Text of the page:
Using parted

It is useful to be able to use parted from the command line when you need to change partitioning from the SUSE Rescue System. You might need to do this because you want to reclaim disk space from a partition that has empty space on it, but that has to be mounted in the running system (as / or /usr, for example).

In that case, you boot from the installation medium and choose Rescue System from the boot menu. You can then log in as root (without a password) to a Linux system running in memory: None of the partitions will be mounted. parted offers you a prompt like this: (parted). To get help, type help or ?. In the example that follows, we list (print) the partitions on /dev/sdc and then resize the second partition. The parted command resize 2 6677 8000 moves the end of the second partition from its current position at 8307 to 8000, while leaving the start of the partition unchanged.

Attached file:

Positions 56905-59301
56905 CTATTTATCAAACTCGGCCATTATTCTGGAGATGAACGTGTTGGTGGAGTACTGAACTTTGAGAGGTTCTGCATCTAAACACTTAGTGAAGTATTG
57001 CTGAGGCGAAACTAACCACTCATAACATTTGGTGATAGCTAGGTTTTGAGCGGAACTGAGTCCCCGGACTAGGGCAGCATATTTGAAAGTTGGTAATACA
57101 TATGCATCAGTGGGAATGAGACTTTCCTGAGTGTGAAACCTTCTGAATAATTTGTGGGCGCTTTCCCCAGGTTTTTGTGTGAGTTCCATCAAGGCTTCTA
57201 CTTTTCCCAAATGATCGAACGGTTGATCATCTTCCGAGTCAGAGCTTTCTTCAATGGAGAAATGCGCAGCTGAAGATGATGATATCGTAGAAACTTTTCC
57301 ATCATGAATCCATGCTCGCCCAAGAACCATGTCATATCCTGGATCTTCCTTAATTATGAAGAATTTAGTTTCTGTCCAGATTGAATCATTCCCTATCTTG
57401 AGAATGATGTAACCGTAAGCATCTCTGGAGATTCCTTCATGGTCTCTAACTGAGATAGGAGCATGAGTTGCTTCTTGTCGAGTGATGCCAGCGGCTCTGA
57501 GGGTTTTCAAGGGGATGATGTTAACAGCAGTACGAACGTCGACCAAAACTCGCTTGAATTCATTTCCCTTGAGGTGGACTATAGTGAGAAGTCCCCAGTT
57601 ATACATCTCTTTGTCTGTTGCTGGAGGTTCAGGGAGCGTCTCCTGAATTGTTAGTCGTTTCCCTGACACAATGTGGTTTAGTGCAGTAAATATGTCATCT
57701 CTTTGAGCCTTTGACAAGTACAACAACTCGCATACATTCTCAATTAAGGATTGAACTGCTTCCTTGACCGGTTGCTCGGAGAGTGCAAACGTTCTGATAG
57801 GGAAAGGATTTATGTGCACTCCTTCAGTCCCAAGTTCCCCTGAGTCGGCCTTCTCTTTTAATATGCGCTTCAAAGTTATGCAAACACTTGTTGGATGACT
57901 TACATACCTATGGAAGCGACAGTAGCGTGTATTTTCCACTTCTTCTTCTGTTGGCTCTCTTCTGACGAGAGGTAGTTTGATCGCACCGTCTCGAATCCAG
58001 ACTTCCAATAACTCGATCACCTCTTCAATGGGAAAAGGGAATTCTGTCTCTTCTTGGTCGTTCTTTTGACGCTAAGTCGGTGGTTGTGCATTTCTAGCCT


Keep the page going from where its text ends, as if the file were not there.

# parted /dev/sdc (parted) print

Disk geometry for /dev/sdc: 0.000-14324.625 megabytes Disk label type: msdos

Minor Start End Type Filesystem Flags

1 0.016 4042.000 primary fat32 lba, type=0c

2 6677.000 8307.000 primary ext2 type=83

3 8307.000 14324.000 primary reiserfs type=83 (parted) resize 2 6677 8000

parted enables you to copy a filesystem from a partition onto another partition and can create a filesystem on the partition as soon as it creates the partition.

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